How the internet giant saves its billions

Click to follow

Google has paid no corporation tax in Britain since 2007, even though the country is its most important overseas market, because income from selling advertising on its UK website goes straight to its Irish subsidiary.

Last year, UK advertisers accounted for a little over $3bn (£1.9bn), or 13 per cent, of Google's revenues, and the company employs about 850 people in the country, but its Google UK subsidiary has reported losses for several years.

That is because Google UK is structured so that its business is defined as "the provision of marketing services to Google Ireland Ltd and the provision of research and development services to Google Inc" – services for which it was paid £169m, an increase on 2008 but still not enough to cover all the company's UK expenses.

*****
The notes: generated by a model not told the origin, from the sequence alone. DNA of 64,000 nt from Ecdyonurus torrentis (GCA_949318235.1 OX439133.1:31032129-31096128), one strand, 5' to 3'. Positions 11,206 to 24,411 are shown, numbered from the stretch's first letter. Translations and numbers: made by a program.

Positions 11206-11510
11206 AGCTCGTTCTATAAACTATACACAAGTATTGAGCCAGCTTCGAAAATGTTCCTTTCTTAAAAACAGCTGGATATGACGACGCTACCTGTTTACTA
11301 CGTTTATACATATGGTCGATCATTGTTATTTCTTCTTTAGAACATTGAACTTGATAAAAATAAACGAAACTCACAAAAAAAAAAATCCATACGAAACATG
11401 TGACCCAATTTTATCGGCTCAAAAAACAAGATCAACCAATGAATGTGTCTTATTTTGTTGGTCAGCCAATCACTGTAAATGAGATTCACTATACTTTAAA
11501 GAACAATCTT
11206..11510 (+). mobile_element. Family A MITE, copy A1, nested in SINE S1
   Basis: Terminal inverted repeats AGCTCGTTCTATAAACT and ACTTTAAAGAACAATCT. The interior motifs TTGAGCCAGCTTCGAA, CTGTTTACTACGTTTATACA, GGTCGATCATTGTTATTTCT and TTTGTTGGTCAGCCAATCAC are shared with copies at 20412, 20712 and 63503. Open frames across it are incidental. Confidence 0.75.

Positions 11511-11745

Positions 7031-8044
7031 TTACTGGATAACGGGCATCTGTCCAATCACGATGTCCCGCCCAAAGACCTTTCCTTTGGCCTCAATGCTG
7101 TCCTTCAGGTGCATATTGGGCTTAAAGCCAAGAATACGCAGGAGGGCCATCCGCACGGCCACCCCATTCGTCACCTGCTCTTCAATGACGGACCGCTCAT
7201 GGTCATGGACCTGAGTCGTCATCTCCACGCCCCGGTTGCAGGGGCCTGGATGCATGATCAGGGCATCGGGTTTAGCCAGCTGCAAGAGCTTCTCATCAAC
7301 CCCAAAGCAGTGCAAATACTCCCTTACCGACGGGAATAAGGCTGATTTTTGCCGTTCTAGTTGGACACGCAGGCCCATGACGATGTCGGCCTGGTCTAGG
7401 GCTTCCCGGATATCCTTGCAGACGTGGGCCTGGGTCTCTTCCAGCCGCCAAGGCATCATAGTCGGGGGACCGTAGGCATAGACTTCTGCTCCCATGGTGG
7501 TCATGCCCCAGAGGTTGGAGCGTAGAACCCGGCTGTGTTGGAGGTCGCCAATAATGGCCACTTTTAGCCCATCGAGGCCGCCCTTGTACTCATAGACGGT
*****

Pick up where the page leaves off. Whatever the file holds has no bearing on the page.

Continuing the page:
The latest filing by Google UK at Companies House in London shows that "administrative expenses" rose by £21.6m, eclipsing an increase of £19.8 in revenue and resulting in a loss of £9.7m. The losses were due in part to the increased costs of stock-based compensation, it is understood.

The legality or otherwise of tax-avoidance structures used by multi-national corporations hinges on whether service agreements and other inter-company payments are set at market prices, rather than at artificial rates. Google says it abides by all applicable laws, and has an obligation to its shareholders to limit its global tax bill.

When it was revealed at the end of last year that Google had paid no UK tax, the then deputy leader of the Liberal Democrats, Vince Cable, who is now the Business Secretary, called on the company to pay its "fair share", because not doing so meant higher taxes for other individuals and companies in Britain.

"Avoidance like this is hard to stomach at the best of times, but when the country is in recession, it really sticks in the throat," he said at the time.